The orange color is an X chromosome. The Y chromosome
doesn't come into play in color at all. A male cat who inherits an
"orange" X chromosome comes out orange, every time.
But females have two X chromosomes. If there are two Orange X genes, you do in fact get a
That would be only 1 cat in 4 that inherits one orange
gene. The others will have genes for other colors, and you get a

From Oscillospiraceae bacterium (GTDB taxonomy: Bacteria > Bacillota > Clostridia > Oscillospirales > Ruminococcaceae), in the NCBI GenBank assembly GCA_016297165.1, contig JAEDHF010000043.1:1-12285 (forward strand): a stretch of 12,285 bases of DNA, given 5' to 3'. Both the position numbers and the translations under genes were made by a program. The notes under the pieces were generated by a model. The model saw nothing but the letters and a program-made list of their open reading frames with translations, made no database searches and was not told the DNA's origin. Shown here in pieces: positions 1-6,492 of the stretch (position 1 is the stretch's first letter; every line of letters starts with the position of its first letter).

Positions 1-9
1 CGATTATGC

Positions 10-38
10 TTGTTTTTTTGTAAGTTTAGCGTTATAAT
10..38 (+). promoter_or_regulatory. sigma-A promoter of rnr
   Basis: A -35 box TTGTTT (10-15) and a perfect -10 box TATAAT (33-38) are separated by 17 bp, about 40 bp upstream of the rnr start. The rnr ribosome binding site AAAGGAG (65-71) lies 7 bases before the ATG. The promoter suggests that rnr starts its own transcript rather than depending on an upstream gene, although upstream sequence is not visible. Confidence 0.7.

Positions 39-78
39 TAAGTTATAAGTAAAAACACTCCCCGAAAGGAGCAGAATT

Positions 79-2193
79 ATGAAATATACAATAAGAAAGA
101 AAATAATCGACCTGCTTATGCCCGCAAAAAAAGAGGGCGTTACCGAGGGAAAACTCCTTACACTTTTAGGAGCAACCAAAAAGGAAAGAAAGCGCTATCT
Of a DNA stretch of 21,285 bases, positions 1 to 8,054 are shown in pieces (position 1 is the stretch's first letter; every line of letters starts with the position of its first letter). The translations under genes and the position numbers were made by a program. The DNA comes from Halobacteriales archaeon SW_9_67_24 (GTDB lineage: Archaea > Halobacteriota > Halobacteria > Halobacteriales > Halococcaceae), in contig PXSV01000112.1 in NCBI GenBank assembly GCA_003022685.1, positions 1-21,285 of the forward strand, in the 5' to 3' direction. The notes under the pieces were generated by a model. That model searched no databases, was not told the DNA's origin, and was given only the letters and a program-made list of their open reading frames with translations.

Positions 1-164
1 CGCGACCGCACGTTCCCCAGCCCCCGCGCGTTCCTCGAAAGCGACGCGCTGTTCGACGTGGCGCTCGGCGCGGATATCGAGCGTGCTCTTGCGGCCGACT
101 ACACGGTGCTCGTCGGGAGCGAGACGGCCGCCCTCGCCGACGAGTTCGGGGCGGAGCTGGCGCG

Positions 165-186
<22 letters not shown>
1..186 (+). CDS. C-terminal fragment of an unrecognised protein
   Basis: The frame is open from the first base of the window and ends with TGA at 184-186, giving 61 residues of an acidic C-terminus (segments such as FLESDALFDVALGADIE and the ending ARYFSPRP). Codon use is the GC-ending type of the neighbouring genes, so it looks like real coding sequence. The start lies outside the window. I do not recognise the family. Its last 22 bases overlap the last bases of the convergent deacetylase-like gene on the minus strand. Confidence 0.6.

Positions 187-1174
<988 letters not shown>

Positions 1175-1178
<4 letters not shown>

tricolor/tortoiseshell cat, which is more common. So you get many more
male oranges than female oranges, about 3:1.
Males, lacking that second X, can never be tricolors except
when there's some sort of genetic malfunction. So male tricolors are
incredibly rare, and always sterile.
The Cat Fancier web site below tells you more than you could
ever possibly want to know about the genetics of cat colors.